Melyssa Swett- Portfolio
Intent of Project
For music majors to understand the importance of physics in their careers. Students will be able to apply principles of physics to the production of music.
- Problem: An important aspect of a liberal arts curriculum is a variety of diverse classes in numerous fields. Thus degrees often required a math, language arts, history, and science requirement despite the degree pursued. However, many individuals find these base courses to be difficult and irrelevant to their career goals. This course hopes to solve this problem by allowing music majors to study acoustic physics as their science requirement. Students will use their current musical knowledge and the physics principals learned in this course to understand how instruments work.
- What Is To Be Learned: Learners will come to understand basic principals of acoustic physics. They will be able to apply these principals to the music field to understand how music is produced. They will come to understand why instrument designs produce desired range of pitches and how frequency defines the pitches we hear.
- The Learners: The learners will consist of college music majors pursuing their science requirement for their degree program. The students will have a strong music background and will have successfully passed their freshman music classes, including music theory and aural skills. The students will be proficient in at least one instrument (this may include voice) and will have completed two semesters of lessons at the college level.
- Instructional Context: Instructions for this course will take place online. Lectures, examples, discussions, and assessments will all be found through the course's online platform. Various course activities will require students to complete outside experiments using the instrument of their choice and science equipment (which is available through the college). While many experiments will be displayed in video footage, students are encourage to complete the experiments themselves to reinforce their learning.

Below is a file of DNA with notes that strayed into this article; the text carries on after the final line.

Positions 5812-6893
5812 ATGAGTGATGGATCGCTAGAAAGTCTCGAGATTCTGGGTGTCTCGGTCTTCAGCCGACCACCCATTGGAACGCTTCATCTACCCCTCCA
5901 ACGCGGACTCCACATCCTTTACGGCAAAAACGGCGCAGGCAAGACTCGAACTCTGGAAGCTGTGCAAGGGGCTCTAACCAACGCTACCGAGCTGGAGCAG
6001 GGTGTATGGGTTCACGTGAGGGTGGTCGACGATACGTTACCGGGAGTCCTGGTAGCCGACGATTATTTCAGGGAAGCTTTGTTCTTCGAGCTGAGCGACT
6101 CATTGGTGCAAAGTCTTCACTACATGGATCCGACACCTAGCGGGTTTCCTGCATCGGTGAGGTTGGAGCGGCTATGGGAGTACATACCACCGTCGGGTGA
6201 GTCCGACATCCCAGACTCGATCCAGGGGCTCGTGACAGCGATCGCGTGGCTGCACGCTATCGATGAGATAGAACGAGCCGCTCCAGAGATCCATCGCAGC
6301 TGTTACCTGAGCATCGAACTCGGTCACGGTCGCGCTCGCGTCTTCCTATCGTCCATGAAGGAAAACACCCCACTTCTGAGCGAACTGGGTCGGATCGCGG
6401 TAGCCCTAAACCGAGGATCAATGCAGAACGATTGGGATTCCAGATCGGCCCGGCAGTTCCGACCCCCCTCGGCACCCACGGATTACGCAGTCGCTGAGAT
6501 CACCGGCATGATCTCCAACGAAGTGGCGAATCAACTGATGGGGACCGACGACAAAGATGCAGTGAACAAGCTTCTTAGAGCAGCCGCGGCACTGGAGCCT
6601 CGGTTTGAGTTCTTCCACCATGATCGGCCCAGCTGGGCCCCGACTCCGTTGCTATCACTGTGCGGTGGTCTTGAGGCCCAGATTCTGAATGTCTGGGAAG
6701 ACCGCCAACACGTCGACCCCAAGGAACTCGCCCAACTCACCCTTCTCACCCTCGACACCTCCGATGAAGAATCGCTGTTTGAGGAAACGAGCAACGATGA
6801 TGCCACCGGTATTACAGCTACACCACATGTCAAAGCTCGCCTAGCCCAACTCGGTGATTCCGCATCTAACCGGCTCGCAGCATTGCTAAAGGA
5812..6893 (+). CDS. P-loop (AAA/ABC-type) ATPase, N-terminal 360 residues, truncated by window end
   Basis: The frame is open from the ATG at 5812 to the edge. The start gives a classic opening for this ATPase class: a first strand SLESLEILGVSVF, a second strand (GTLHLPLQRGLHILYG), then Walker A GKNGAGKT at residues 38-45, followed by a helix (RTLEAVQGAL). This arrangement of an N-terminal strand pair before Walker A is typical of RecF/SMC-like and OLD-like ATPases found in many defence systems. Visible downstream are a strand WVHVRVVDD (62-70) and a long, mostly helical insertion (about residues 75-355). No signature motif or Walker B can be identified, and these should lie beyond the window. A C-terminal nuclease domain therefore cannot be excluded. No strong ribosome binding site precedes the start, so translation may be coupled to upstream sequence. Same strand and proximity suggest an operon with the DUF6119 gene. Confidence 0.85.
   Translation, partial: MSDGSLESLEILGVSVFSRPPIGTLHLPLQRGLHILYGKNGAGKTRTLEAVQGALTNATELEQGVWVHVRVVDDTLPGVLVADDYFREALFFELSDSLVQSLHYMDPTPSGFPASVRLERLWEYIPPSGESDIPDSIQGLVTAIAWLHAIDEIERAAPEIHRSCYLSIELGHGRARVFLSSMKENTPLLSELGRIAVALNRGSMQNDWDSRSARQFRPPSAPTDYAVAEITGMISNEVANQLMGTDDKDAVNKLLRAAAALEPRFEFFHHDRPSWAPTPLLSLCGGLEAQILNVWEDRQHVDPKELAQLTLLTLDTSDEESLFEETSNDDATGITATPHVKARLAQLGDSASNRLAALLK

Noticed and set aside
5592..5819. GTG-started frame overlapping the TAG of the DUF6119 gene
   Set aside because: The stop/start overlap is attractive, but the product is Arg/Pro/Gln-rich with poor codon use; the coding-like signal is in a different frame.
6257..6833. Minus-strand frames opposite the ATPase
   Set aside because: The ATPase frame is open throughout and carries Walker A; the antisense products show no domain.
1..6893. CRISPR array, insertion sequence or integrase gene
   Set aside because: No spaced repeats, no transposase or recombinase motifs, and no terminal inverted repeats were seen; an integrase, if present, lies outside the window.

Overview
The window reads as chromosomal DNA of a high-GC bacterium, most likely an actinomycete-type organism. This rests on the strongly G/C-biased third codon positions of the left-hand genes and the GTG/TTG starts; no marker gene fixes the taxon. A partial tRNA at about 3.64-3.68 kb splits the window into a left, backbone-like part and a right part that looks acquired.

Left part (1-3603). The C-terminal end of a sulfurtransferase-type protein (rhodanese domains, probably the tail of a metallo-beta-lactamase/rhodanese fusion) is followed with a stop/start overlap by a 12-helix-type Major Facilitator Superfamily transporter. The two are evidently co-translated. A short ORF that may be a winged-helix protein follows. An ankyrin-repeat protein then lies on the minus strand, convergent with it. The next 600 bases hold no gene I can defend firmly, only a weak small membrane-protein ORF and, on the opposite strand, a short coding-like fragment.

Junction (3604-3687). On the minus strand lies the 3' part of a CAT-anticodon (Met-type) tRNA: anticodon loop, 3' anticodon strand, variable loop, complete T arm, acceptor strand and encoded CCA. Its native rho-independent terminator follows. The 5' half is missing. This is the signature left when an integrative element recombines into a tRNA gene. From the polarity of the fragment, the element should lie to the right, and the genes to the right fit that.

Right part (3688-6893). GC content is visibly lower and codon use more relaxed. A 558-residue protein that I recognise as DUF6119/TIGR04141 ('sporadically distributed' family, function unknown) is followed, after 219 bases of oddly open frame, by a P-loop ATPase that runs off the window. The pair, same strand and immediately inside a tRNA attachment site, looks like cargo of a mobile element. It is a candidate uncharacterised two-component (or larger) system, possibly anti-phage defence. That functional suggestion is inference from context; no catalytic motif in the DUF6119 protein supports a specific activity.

- Exploring The Problem and Solution: Learners will explore the problem using a hands-on approach. Activities will guide students to find the solution to course problems. Learners will improve their learning through experiments, modeling, watching video footage, and reading course text.
- Goals: For students to develop an understanding of the physics involved in music. By understanding the science behind music production, students will better themselves as musicians.
- Students will be able to generate the amplitude, frequency, period, wavelength, and velocity of a sound wave.
- Students will be able to compare the relationship between frequency of a wavelength and the pitch of the sound produced.
- Students will be able to state how superposition creates complex tones in various instruments.
- Students will be able to identify how loudness is perceived by the human ear.
- Students will be able to identify how an instrument design affects the sound produced.
- Students will be able to classify different problems and solutions of environmental factors in areas where sound is produced.
- Course Purpose
The purpose of this course is to create a class for music majors to gain understanding of the physics behind the music they produce. Students will be able to use their understanding of music to better themselves as musicians.
- Learning Outcomes
After completing this course, students will be able to:
- Explain the properties of sound waves, including how and why sound waves are produced.
- Predict the behavior of sound waves in various situations.
- Use scientific terms to explain the production of sound by a musical instrument.
- Evaluate the acoustic characteristics of a room.
- Prerequisite Skills
In order to reach outcomes, students must be able to:
- Compute basic math functions up to pre-calculus level, including square roots, exponentials, and logarithms.
- Complete basic computer tasks (turning on the computer, using the course platform, typing, etc.)
- Have access to an instrument they can play (the human voice is also proficient) for classroom activities.
The Physics of Music
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